1979, 1981, 1982, Music

Vox Humana? / Finale / Fürst Igor Strawinsky (1991) by Mauricio Kagel, performed by Ensemble 2e2m, Lyon National Opera Chorus conducted by Paul Méfano

This record collects three of Kagel’s longish “choral” pieces. Kagel was a weirdo is the best ways.

Listening to Kagel’s work, rather than watching it, is a bit of a problem, because Kagel’s work is often “theatrical” not just in the sense of being influenced by the theatre, but of having the musicians act out parts. Listening to the music online you miss that aspect. (Something big definitely happens 10 minutes in, when there is a giant scream.) That being said…

This piece sure reminds me of Berio at his most theatrical (in a good way). It is about a decade older than some of Berio’s craziest stuff, and so I must recognize that it’s not quite as daring, just because Berio was doing crazy shit like this in the ’60s. But it’s still my kind of bonkers “new music,” wherein the rules are thrown out the window.

Finale is so named because the conduct has a heart attack in the middle of the piece. Yes, I said he was a weirdo. It’s among his most famous works and it’s easy to see why. It starts out as relatively conventional “avant garde” music. It takes a turn into much more traditional territory as the orchestra presumably mourns the conductor’s death – that’s a guess, because I don’t know when he dies – but it resumes it’s more out there nature soon after. And it gets progressively weirder as it goes on – there’s likely stuff happening on stage, like when the bike horn comes in… There’s a quote of a famous piece of music right at the end which I can’t quite place right now. It comes out of nowhere, of course. This is a deservedly famous piece that I suspect is even more enjoyable live.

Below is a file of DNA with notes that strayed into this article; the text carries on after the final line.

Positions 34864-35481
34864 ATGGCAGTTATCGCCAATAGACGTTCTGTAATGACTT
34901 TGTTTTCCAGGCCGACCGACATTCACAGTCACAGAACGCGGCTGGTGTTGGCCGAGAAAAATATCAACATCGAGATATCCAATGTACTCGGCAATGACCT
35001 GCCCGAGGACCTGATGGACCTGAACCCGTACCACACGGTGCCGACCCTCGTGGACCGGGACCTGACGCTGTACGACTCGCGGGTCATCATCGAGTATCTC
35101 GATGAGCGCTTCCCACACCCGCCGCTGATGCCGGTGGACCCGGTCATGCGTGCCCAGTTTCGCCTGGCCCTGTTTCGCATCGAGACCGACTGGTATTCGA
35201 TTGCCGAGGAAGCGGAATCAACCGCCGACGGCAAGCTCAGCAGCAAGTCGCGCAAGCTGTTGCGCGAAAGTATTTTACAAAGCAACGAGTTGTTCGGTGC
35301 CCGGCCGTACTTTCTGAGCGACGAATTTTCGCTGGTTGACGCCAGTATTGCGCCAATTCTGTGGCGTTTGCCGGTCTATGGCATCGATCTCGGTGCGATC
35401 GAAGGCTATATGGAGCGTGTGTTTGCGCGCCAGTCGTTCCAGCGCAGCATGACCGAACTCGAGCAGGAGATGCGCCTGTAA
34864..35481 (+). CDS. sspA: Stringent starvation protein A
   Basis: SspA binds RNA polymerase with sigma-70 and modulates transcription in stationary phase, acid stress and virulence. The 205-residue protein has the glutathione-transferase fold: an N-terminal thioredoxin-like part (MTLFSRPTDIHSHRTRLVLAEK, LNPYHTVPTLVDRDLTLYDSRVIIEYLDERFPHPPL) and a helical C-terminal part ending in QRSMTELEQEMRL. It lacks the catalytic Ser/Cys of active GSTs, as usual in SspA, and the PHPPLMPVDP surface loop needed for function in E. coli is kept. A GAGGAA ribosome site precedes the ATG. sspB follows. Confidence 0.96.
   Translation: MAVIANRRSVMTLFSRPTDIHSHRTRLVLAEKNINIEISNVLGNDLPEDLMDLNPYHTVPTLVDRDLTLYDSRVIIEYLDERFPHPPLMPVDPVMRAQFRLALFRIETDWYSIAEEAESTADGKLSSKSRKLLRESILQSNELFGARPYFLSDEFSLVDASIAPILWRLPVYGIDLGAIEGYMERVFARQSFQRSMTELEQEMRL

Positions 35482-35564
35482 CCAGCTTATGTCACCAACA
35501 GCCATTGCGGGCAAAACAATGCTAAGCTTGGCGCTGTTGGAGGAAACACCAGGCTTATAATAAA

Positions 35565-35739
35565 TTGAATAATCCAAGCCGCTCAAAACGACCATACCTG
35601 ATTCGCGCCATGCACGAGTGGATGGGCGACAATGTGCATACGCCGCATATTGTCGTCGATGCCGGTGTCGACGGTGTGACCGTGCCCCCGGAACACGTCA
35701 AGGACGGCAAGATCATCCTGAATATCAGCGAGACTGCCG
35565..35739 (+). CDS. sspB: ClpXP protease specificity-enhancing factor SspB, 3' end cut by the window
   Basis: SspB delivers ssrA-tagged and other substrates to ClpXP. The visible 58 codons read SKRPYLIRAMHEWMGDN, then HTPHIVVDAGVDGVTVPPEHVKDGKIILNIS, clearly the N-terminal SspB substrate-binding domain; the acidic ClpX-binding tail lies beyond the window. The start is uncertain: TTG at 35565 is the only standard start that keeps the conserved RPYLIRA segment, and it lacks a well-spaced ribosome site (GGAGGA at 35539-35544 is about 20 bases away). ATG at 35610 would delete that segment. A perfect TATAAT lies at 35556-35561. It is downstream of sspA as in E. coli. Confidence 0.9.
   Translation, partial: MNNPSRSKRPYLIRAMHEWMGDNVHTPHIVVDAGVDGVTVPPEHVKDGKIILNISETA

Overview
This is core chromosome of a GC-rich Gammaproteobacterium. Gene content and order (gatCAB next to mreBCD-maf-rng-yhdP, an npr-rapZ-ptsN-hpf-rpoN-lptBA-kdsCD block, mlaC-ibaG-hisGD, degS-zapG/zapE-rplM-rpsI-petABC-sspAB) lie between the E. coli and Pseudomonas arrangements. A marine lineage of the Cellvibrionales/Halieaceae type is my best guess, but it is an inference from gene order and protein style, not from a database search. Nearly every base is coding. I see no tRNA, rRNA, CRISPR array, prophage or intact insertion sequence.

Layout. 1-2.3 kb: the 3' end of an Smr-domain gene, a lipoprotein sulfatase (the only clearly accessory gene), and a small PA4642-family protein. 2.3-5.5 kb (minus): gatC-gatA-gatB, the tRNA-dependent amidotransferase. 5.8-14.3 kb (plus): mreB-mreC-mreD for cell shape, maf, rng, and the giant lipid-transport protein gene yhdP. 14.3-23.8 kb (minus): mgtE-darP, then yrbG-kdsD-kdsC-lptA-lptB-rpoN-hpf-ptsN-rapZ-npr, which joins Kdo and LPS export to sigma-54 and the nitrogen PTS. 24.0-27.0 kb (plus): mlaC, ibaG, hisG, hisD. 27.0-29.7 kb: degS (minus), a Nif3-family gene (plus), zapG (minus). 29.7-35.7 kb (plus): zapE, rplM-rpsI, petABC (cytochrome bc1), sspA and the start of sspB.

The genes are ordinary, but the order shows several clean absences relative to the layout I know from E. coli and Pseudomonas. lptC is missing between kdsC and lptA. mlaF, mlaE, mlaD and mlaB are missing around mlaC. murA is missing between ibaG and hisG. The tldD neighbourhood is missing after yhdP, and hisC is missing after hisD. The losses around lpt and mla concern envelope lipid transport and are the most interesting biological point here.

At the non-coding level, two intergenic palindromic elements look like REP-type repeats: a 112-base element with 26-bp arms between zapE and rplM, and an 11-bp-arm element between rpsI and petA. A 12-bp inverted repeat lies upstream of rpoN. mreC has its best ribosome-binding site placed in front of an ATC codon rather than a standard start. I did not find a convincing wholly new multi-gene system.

I do not know Stravinsky as well as I should. So I have a hard time judging this requiem for him as a tribute to him, as opposed to just a requiem. It certainly has the weirdest opening of any requiem I’ve ever heard, starting with knocks on what sounds like wood. It gets much more requiem-like about a minute 40 into the piece, when there is a mournful vocal on top of the knocks and some reeds, which almost always sound mournful. My guess that there are some quotes of his music, but I honestly have no idea. It’s probably the most radical requiem I’ve ever heard but it’s still successful, I think. It’s not goofy like some of his other pieces, much more sombre.

On the whole this record shows off the things that make Kagel really interesting, even if we can’t see what’s happening. As a record of something that should be seen live, it does a pretty good job.


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